I can't explain why I love these so. I know -- they seem to speak in terms of violence, vengeance, and retribution, darkly dividing the world between Me and Them. That's not what I hear, though. It's the intensity, the emotion, the raw humanity that draw me in, yet leave me with a quietude and trust beyond all reason. It is the scandal of the Incarnation, the God who comes to us in the Bethlehem stable, knows the depth of our betrayal in the garden, and finally reaches out to us in our broken humanity as we kneel, trembling beneath the Cross. He knows and hears us when our voices cry out in anger and despair, yet steadies and draws us near. God is forever just and merciful through all the torrents of our human cries and cares.

Here is today's psalm from Morning Prayer

Psalm 55

Hear my prayer, O God; *
do not hide yourself from my petition.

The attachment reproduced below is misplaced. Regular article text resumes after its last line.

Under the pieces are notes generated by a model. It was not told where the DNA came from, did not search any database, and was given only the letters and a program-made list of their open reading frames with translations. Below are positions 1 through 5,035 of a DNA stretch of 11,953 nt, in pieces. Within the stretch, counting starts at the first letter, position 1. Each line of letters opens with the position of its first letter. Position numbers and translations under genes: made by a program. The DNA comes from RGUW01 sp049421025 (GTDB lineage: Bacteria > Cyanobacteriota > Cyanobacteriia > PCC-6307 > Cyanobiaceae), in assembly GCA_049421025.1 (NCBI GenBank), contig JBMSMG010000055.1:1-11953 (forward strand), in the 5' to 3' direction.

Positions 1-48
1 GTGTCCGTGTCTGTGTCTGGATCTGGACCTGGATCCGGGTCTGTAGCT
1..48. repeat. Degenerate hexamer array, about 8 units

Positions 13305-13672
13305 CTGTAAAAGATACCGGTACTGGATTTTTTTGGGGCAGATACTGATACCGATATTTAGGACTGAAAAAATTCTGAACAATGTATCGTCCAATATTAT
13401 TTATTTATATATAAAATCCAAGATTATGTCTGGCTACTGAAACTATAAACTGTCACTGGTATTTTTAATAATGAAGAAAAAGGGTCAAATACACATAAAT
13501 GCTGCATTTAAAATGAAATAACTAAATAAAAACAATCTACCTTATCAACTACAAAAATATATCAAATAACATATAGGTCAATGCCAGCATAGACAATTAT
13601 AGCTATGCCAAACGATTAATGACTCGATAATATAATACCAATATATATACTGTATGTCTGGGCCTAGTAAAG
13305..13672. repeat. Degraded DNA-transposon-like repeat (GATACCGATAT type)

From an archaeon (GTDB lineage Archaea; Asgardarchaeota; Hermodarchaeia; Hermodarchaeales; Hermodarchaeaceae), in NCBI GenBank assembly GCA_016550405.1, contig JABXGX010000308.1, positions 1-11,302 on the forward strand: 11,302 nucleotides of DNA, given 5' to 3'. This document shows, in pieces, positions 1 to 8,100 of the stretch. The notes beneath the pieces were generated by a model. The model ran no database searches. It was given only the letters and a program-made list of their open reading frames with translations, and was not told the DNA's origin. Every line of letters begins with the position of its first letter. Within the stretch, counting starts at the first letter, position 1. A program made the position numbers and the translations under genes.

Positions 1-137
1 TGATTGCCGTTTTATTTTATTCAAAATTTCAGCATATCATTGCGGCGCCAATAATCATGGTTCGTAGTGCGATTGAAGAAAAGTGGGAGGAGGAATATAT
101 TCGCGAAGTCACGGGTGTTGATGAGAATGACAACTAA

Listen to me and answer me; *
I have no peace, because of my cares.
I am shaken by the noise of the enemy *
and by the pressure of the wicked;
For they have cast an evil spell upon me *
and are set against me in fury.
My heart quakes within me, *
and the terrors of death have fallen upon me.
Fear and trembling have come over me, *
and horror overwhelms me.
And I said, “Oh, that I had wings like a dove! *
I would fly away and be at rest.
I would flee to a far-off place *
and make my lodging in the wilderness.
I would hasten to escape *
from the stormy wind and tempest.”
Swallow them up, O Lord; confound their speech; *
for I have seen violence and strife in the city.